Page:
Editor’s note: This article was initially published in The Daily Gazette, Swarthmore’s online, daily newspaper founded in Fall 1996. As of Fall 2018, the DG has merged with The Phoenix. See the about page to read more about the DG.
On Friday night in the Scheuer Room, Harris Kornstein ’06 introduced Letta Neely as, among other things, queer activist and poet, director of the Boston GLASS Community Center for lesbian, gay, bisexual, transgender and questioning (LGBTQ) youth, writing workshop instructor, mother, and his boss during this past summer. The event was part of Coming Out Week, an annual week of events organized by Swarthmore Queer Union (SQU) and Queer-Straight Alliance (QSA) to raise visibility and support for LGBTQ students.
Neely read several poems from her published work, which includes two chapbooks, entitled, ‘we were mud,’ and ‘god and alluh huh sistuhs,’ as well as two full-length books called, ‘juba’ and ‘here.’ She somewhat jokingly characterized her work as mainly falling into either a category of angry, political writing or a happier category of lesbian erotic poetry. “My mother used to tell me I couldn’t write any happy poems,” Neely said. “But then [after reading the happy ones], my father told me to go back to writing political poems.”
Her poems invoked for the rapt audience images of the serpent in the Garden of Eden as “the first revolutionary,” of American government-fueled injustice in places from Birmingham and Indianapolis (her hometown) to Rwanda and Iraq, and of cocaine-addicted youth seeking but not finding help. She spoke of the invisibility of queer people of color as she read a poem entitled “Not Brandon, not Matthew, not Versace,” and explained that she wrote lesbian erotic poetry because, “we need to be part of the canon in that way.” In the pauses between her intense poems, she often asked the quiet audience if they were still okay.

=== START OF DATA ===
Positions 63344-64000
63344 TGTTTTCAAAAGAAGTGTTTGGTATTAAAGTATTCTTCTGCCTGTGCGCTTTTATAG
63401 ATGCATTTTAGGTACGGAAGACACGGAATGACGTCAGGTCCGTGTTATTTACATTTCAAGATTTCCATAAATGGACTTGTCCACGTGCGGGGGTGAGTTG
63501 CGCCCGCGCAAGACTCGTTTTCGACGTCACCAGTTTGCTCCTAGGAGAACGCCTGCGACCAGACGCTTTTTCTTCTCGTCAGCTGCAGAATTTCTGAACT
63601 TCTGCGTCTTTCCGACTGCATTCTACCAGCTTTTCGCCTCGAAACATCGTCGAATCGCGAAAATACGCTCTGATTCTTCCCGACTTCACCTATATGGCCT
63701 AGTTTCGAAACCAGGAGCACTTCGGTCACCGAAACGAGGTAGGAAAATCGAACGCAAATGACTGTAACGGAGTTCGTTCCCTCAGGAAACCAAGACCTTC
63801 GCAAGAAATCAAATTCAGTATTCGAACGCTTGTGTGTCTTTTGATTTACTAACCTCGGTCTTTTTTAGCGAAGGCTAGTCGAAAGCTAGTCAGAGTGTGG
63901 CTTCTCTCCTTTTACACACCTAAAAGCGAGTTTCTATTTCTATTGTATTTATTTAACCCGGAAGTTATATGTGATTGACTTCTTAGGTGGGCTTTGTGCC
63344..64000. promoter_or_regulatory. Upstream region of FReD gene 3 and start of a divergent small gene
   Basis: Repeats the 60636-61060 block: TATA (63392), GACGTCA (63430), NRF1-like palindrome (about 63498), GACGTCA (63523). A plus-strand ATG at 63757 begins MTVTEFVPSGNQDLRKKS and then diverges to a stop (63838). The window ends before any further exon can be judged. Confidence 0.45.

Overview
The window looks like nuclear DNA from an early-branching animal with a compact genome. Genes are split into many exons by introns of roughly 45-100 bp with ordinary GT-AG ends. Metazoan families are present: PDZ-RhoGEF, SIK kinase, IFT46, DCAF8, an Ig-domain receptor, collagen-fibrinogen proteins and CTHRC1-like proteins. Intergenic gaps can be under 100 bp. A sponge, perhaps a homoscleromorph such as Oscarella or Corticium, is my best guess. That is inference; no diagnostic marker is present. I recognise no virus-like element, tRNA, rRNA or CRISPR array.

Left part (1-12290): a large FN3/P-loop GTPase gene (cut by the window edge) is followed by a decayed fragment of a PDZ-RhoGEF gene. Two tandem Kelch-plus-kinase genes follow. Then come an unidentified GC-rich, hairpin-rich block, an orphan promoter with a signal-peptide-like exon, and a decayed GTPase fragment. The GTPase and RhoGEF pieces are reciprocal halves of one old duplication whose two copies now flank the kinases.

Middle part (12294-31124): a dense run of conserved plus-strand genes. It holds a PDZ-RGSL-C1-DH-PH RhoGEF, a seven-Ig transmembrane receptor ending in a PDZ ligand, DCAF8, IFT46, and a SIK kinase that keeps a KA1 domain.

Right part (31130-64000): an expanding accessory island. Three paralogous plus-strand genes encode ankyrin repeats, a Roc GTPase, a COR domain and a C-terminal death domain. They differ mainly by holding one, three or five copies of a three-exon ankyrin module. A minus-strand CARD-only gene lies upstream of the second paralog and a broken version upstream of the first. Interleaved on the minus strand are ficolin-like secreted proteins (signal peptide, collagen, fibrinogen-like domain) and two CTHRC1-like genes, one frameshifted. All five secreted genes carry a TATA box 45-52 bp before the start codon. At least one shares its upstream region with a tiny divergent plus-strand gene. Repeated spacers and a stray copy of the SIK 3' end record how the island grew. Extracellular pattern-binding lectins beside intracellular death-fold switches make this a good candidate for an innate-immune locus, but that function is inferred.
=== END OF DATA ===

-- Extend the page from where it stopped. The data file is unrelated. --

After her reading, Neely fielded questions about her work and the GLASS Community Center. She described GLASS as a place for LGBTQ youth between the ages of 15 and 25, and mostly of color, to gather for cooking, reading from their extensive library, or voguing (a type of dance). Neely attributed her love of writing to her parents, who regularly gave her journals, offered her support, and made her “love language.” She also spoke of writing as necessary for her “in order to walk through the world and be okay.”
Neely’s newest play, ‘Shackles & Sugar,’ debuted as part of the Out on the Edge theatre festival at the Boston Center for the Arts yesterday.
Coming Out Week also included sidewalk chalkings (washed away early in the week by rain); a workshop and performance by Vicky and JaneJane on Tuesday, focusing on issues related to feminism, pornography and female sexuality; a closed dessert for LGBTQ students, staff and faculty on Wednesday; a Paces party Friday night; and a picnic Sunday afternoon.